Bring out the monkeys!
Postal Dude (Zack Ward) needs money to support his horribly wife ‘Bitch’ (Jodie Stewart) and so teams up with his uncle Dave (Dave Foley) and his cult to steal a bunch of Krotchy dolls before the Taliban can. Yeah.
So it turns out that the Krotchy dolls that everyone is so interested in carry vials of a bioweapon that the Taliban – led by Osama bin Laden (Larry Thomas) – wants to destroy the United States and Uncle Dave cultist Richard (Chris Coppola) wants to bring about the apocalypse to make Dave’s prophesies come true. The Postal Dude is trapped between these two fanatical organizations as well as being sought by corrupt cops John (Ralf Moeller) and Greg (Chris Spencer), for reasons that are not especially well-explained but irrelevant anyway. So the plot crawls forward as Postal Dude finds love in the form of a coffee shop girl named Faith (Jackie Tohn) which is symbolic of him coming to terms with his lost faith in humanity. I’m only kidding about that, there’s no symbolism or subtlety whatsoever in this film. The fact that, despite all Postal Dude’s efforts, the apocalypse comes anyway in the form of a nucular … I’m sorry … a ‘nuclear’ bombardment only shows that Uwe Boll uses this film to expound on his nihilistic, yet still cynical, view of humanity. Nope, kidding again, there’s nothing even remotely meaningful in this film.
The plot of this film is nothing more than an excuse for a lot of violence and stupid comedy, not that I’m complaining mind you, but the film doesn’t offer much more than that. Like the video game this is based on, the comedy comes from the extremely politically incorrect material that is supposed to make us laugh heartily at the outrageousness. The problem is that the film really isn’t that funny, all the best scenes are in the trailer making this the biggest disappointment since Jesus said he’d be back soon. While watching someone use a cat as a silencer or the antics of a character called “Abdul the Retarded Taliban” (Derek Anderson) is as amusing as could be inferred from his name – that is, not much – the rest of the film isn’t even up to that level. Mostly Uwe Boll tries to get by on jokes that might have been funny about five years ago, but topical humor has a very short shelf-life and Taliban jokes, George W. Bush (Brent Mendenhall) jokes, and Brokeback Mountain references are so five minutes ago. I mean, I find Verne Troyer as funny as the next person, and the idea that he would be raped by a thousand monkeys does amuse me, but that’s not enough to carry the film. It’s really too bad since the video game actually is a lot of fun as far as shooting civilians go.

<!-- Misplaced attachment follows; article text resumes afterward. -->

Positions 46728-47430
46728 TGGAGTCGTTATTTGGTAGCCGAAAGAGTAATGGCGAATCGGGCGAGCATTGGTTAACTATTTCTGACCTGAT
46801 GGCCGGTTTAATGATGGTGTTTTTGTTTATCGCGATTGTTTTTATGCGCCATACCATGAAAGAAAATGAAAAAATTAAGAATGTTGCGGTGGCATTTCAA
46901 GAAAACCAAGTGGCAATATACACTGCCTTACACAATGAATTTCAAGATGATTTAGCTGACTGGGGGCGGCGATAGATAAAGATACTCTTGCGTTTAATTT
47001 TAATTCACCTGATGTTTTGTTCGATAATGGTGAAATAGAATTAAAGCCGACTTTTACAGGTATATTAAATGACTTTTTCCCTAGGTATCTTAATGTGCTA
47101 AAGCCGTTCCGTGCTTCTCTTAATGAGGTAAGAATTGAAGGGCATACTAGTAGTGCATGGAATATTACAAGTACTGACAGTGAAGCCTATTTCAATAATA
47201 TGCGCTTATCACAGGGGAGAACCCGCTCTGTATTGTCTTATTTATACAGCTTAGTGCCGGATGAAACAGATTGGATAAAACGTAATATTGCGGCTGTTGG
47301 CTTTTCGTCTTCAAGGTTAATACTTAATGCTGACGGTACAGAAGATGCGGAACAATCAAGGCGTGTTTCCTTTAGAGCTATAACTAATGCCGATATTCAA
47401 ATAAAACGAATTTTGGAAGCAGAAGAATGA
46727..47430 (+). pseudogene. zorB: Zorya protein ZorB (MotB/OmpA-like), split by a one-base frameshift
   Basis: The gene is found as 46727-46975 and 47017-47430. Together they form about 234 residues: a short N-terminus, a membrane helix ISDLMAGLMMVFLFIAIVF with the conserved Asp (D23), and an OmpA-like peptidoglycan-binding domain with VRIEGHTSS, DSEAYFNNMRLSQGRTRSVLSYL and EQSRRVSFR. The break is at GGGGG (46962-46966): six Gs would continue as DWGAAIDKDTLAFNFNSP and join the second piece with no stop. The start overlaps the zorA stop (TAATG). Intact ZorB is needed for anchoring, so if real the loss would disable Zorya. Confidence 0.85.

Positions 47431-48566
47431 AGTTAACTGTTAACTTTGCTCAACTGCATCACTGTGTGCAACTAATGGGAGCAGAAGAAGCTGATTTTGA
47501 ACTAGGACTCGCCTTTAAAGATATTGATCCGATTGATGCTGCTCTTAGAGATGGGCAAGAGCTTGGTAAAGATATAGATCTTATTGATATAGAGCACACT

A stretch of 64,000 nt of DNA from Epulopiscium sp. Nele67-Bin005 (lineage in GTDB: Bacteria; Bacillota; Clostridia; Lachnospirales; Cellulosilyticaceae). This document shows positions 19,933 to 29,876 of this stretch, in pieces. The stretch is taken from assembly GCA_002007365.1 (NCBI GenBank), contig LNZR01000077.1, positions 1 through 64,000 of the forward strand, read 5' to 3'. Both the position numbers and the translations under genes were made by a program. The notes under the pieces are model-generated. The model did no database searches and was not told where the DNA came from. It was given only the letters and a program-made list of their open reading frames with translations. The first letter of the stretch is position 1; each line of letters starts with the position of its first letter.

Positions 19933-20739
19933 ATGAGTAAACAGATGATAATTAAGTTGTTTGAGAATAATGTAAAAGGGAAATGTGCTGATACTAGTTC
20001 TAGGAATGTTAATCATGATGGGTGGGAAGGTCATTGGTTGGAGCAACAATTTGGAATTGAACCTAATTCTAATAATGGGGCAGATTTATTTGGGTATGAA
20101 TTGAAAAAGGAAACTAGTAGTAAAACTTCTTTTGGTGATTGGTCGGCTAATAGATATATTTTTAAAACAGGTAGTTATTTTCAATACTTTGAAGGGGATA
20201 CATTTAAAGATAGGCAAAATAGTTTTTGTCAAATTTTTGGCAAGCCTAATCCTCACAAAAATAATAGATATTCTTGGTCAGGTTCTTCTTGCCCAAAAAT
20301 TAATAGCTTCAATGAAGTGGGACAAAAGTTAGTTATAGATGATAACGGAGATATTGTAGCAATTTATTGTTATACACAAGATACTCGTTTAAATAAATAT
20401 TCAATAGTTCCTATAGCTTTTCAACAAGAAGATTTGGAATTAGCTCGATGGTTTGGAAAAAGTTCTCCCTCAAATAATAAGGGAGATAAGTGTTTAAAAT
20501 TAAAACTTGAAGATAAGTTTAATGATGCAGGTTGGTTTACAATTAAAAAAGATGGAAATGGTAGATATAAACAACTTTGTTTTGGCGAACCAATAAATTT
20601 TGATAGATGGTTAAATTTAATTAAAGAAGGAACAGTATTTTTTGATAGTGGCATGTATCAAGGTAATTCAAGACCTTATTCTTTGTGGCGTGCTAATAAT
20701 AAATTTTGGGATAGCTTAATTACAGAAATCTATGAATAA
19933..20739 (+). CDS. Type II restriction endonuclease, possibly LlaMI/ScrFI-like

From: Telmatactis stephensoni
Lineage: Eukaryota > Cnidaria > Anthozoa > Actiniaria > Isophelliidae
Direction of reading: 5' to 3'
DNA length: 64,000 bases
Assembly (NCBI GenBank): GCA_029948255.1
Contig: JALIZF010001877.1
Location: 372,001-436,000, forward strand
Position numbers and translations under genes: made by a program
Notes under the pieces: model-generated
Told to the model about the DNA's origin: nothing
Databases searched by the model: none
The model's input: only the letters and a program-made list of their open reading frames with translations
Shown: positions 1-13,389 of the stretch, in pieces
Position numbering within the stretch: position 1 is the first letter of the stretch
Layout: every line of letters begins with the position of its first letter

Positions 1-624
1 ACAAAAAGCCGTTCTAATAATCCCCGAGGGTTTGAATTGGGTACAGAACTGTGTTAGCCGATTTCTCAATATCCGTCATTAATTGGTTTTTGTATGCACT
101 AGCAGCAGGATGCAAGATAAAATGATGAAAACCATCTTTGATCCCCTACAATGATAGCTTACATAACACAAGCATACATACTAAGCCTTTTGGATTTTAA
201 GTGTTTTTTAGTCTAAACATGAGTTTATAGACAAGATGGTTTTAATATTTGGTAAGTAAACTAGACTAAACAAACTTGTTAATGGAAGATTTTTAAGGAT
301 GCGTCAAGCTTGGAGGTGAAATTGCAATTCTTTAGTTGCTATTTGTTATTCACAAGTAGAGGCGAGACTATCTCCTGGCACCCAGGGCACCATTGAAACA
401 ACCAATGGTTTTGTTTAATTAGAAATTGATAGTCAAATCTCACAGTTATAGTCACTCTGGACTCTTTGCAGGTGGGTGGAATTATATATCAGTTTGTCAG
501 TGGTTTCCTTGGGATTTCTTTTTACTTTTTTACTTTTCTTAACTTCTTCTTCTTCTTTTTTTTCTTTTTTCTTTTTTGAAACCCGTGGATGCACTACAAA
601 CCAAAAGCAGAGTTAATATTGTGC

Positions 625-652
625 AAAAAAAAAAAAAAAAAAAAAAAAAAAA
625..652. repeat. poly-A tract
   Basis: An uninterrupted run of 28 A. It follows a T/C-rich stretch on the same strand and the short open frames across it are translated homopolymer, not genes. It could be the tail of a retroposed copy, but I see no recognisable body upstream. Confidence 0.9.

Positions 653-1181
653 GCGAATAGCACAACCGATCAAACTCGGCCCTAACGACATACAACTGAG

Since this is a video game adaptation, it means it would be required to be done by Uwe Boll or Paul W.S. Anderson, and since this one is stupid it leaves it for Boll. The game itself is a poorly-coded mess that makes use of every controversial point possible to offend the normal people and amuse the irreverent, not that I’m complaining about that either. The problem of a good translation of a video game to a film is one that has, as far as I know, never been accomplished since films and video games, while both entertainment, both entertain in fundamentally different ways, one passive and the other active. This means that most films based on video games have a surfeit of action at the expense of anything like the plot in the original, this is required because most video games are solo entertainment and a single protagonist without supporting characters does not work especially well. The problem with this film is not the change from a single character focus to an ensemble film – that works fine since there is so much material to work with – but the problem is that the film leaves out the really mean-spirited stuff that was a part of the game. There’s nothing as amusing as shooting civilians while in a police uniform only to have the police say “Watch it man, you’ll lose your pension”, there’s a certain cynicism there that the film leaves by the wayside. What I find amusing about that is that Boll, for all his puffery about making the most controversial film ever (where have I heard that before?), has made an emasculated shadow of a stupid game. That sucks!
The characters in this film exist only to be victims of each other or behave like asses, which I’m sure is Uwe Boll‘s comment on humanity in general. Just kidding again, I keep fooling you like there’s no tomorrow don’t I? I’m that slick. Anyway, people wander in and out of the story staying long enough to get shot or whatever, but that does give us a chance for a bunch of cameos. On the street corner we have Candidate Wells (J.K. Simmons) who talks about the conspiracies of the evil government with all the sophistication I’ve come to expect from people who howl from street corners. Michael Paré makes an appearance as an aggressive panhandler which, considering the roles he’s been taking lately, might not be that far from his future role in real life. Seymour Cassel hams it up as an old man talking about how fun it is to have sex with a morbidly obese woman, for those of you who don’t know, it’s way hotter than sex with a skinny woman. Finally, Uwe Boll shows that he has a sense of humor by playing himself as a horrible man who pays for things with Nazi gold and lusts after children. He even admits something that we’ve all suspected for a very long time: he hates video games. That final bit of information clears up the reason that everything that Uwe Boll has made sucks, he hates his work. At least this time he had the courtesy to have Vince Desiderio, executive producer of the game, and the film, appear to complain about the treatment his work suffered at Boll‘s hands.
I have no pity for him, I reserve all the pity for myself.
The Original Game:
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